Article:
While everyone was waiting on the Dallas Cowboys to make a decision on Tony Romo, Romo was trying to make up his mind. To play, or not to play: that was the question.
Romo began discussions with CBS, as well as other television executives, once the season ended. CBS Sports Chairman Sean McManus said talks “heated up in the last couple of weeks.”
Romo considered continuing his playing career, insisting several teams showed interest with the Houston Texans “at the top of that list.” But Romo and CBS came to an agreement Monday night.
The Cowboys released Romo on Tuesday as CBS introduced him as the network’s lead NFL analyst. Romo replaces Phil Simms alongside Jim Nantz.
“It wasn’t a simple decision,” Romo said during an hour-long CBS conference call. “It got easier when I started to really get excited about working with CBS. That part of it gets the juices flowing and started to get you excited to be a part of a team and go attack a craft. Obviously, there’s a lot of little things that played a role.
“... I do like the aspect of being able to spend time with your kids. That wasn’t just the only reason. That was part of it. Health was a little part of it. Part of it was just, the closer I got, it’s an exciting opportunity to go to CBS.”
Romo likely earns induction into the Cowboys’ Ring of Honor, retiring as the team’s all-time-leading passer. But he went only 2-4 in the postseason, never advancing beyond the divisional round.
He could have attempted to fill that hole in his resume by signing with a Super Bowl contender. Romo mentioned the Texans, and the Denver Broncos also likely had interest.
“Yeah, there was absolutely interest [from other NFL teams],” Romo said. “There were plenty of different things that came up ... that were available to me if I decided to go down that path.”
Instead, Romo will have to be content with broadcasting Super Bowl LIII for CBS in 2019.
Romo, who turns 37 in April, has not played a full, 16-game season since 2012 because of injuries. He started only four games his last two seasons, and he lost his job to Dak Prescott last season while recuperating from a compression fracture in his back.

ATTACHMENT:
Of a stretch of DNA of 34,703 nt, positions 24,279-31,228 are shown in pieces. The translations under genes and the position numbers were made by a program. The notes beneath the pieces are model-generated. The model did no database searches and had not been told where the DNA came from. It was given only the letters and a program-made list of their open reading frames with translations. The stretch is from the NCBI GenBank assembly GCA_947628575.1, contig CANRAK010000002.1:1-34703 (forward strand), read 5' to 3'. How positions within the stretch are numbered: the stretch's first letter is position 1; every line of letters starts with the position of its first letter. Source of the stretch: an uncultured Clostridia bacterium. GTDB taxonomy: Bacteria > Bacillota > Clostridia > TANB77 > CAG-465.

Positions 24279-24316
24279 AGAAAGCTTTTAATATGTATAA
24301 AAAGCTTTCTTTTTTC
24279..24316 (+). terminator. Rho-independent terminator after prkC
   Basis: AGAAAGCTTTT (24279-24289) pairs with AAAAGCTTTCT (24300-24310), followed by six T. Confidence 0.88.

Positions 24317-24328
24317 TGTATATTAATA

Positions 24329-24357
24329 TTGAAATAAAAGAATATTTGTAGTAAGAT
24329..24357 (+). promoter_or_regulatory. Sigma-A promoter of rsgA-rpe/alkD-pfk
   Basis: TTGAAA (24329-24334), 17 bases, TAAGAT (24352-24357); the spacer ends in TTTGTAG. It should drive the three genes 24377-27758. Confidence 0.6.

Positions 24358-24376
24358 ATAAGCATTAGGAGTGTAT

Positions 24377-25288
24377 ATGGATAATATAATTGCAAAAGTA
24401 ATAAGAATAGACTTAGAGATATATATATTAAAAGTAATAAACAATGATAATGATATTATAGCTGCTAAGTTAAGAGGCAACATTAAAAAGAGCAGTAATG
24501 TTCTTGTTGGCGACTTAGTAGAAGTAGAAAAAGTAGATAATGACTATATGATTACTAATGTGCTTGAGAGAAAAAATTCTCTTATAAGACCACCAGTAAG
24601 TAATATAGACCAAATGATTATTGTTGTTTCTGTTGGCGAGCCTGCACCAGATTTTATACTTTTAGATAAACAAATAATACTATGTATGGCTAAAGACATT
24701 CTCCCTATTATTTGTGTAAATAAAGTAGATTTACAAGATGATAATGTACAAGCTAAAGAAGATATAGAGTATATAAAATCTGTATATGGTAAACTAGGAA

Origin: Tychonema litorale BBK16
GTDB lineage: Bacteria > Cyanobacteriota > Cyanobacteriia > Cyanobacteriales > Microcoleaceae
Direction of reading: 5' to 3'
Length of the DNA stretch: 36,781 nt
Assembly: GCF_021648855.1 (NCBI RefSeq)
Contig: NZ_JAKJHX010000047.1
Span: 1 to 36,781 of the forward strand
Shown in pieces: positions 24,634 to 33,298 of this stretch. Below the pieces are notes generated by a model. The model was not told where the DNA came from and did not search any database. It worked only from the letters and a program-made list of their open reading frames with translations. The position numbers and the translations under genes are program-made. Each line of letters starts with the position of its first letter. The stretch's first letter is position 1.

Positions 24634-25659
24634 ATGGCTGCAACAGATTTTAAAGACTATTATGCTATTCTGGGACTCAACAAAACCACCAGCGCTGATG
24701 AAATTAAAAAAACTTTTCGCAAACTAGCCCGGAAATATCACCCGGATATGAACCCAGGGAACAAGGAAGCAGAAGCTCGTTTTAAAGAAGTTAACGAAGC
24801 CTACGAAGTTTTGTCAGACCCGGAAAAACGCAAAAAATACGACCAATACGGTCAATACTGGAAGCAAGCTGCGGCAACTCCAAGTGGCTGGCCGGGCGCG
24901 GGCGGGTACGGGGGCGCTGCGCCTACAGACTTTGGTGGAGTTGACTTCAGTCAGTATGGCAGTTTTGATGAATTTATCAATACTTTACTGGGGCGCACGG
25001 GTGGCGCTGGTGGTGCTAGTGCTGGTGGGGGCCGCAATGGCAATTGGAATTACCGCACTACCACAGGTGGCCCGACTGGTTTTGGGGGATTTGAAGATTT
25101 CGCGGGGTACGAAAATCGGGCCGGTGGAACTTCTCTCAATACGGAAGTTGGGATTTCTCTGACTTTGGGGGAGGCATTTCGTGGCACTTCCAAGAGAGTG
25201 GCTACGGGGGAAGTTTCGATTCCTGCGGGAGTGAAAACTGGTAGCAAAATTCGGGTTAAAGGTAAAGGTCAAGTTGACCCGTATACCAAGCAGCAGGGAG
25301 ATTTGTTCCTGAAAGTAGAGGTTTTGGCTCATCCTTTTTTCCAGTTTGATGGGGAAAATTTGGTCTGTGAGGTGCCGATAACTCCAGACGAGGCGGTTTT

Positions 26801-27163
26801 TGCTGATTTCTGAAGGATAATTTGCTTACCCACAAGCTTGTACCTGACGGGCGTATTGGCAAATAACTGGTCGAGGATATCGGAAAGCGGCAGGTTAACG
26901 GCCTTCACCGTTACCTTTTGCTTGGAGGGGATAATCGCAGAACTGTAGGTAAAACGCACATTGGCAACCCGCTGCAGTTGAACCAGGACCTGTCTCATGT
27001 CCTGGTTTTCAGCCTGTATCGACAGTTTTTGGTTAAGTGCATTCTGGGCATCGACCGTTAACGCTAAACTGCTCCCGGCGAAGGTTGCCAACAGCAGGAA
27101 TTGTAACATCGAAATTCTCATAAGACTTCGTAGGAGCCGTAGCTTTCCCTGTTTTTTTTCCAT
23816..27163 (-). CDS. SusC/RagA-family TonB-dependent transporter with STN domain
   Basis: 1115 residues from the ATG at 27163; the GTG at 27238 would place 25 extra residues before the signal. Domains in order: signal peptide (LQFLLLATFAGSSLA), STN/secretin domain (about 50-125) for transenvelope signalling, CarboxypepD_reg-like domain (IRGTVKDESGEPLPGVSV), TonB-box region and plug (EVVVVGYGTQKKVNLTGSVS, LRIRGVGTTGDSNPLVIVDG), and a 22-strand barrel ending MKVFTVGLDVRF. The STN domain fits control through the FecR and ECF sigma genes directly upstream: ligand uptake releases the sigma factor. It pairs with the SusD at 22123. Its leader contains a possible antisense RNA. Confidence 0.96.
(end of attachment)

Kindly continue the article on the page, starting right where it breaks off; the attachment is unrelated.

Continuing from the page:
Romo’s 4,335th pass, his final career attempt, was a touchdown to Terrance Williams.
“I’m probably as healthy as I’ve been in three or four years,” Romo said. “The weird thing is I’d probably be playing healthier this year than I did in ’14. From that perspective, that wasn’t hanging over my head to make the decision for me.”
While Roger Staubach and Troy Aikman announced their retirements from the NFL during tearful press conferences, Romo’s departure from the Cowboys came in a press release.
“Tony has been a wonderful representative of the Cowboys organization for 14 years, and he left everything he had on the field,” Cowboys owner Jerry Jones said in a statement. “He will leave us with many great memories and a legacy of being, truly, one of the greatest players in Cowboys history.”
Romo didn’t completely close the door on his retirement, leaving at least a crack when asked about the possibility of a comeback.
“Do I envision coming back and playing football? Absolutely not,” Romo said. “I’m committed to CBS. I’m going to be there for good. Do I think I’m going to get some calls? I’m sure I will. I envision there’s not enough quarterbacks as is to win 12 games in the NFL anyway. So I do feel like for me the reality that’s going to happen. Now right now? I’m telling you that I don’t think it’s going to be that hard of a decision. I think I’m going to get in the booth; I’m going to like it; it’s going to be a challenge. I’m excited. I just don’t envision that being something that I’m going to have to think long and hard about.
“It’s one of those things you do: You never say never. I just tell you it’s about 99 percent.”